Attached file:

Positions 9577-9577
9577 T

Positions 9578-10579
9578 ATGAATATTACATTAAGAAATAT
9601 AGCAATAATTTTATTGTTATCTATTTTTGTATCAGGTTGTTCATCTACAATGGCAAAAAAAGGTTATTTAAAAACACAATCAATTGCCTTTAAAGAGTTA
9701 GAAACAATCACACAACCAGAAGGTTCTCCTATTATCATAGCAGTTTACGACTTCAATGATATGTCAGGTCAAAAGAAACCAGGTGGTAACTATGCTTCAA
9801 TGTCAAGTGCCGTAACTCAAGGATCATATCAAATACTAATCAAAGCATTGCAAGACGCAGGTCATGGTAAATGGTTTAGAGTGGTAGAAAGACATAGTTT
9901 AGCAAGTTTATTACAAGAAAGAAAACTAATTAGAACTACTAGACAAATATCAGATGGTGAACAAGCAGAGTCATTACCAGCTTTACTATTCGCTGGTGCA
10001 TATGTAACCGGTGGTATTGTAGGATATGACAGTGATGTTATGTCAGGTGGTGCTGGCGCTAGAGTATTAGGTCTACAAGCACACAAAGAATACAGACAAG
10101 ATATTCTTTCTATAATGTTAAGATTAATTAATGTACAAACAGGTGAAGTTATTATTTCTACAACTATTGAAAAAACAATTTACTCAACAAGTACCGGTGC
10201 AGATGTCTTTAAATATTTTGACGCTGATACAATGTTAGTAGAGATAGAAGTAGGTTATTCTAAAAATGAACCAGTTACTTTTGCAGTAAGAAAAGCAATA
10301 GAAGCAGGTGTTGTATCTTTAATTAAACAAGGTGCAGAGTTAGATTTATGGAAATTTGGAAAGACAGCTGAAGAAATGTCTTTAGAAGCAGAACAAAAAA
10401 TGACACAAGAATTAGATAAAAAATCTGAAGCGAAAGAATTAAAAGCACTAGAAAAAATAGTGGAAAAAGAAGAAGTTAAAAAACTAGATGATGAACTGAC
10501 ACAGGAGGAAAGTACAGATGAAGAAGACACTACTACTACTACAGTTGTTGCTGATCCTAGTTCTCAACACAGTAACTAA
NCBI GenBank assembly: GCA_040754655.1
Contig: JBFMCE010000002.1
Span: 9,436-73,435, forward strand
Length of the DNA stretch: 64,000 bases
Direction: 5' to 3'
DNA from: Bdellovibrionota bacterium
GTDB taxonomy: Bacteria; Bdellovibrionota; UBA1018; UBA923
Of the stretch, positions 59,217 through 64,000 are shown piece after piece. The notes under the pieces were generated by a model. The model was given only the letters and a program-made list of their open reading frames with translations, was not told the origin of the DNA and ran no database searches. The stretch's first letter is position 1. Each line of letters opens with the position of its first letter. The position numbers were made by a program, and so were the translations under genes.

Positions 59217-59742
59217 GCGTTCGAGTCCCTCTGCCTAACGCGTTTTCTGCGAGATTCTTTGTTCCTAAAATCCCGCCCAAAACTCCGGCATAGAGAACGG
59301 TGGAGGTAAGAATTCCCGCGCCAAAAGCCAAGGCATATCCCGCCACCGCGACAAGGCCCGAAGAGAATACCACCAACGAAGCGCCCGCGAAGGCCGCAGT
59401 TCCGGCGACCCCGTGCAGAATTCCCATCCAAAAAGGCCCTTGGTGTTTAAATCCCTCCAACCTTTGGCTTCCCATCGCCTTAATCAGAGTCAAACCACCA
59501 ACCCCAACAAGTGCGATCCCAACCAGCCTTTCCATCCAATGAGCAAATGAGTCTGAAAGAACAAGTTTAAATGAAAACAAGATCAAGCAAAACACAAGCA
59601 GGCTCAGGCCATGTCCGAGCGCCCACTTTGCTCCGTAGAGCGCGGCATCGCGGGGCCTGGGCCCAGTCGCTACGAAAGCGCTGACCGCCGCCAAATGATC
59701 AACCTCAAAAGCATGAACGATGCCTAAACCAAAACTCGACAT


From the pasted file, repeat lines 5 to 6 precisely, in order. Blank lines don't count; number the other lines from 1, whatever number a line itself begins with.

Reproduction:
9601 AGCAATAATTTTATTGTTATCTATTTTTGTATCAGGTTGTTCATCTACAATGGCAAAAAAAGGTTATTTAAAAACACAATCAATTGCCTTTAAAGAGTTA
9701 GAAACAATCACACAACCAGAAGGTTCTCCTATTATCATAGCAGTTTACGACTTCAATGATATGTCAGGTCAAAAGAAACCAGGTGGTAACTATGCTTCAA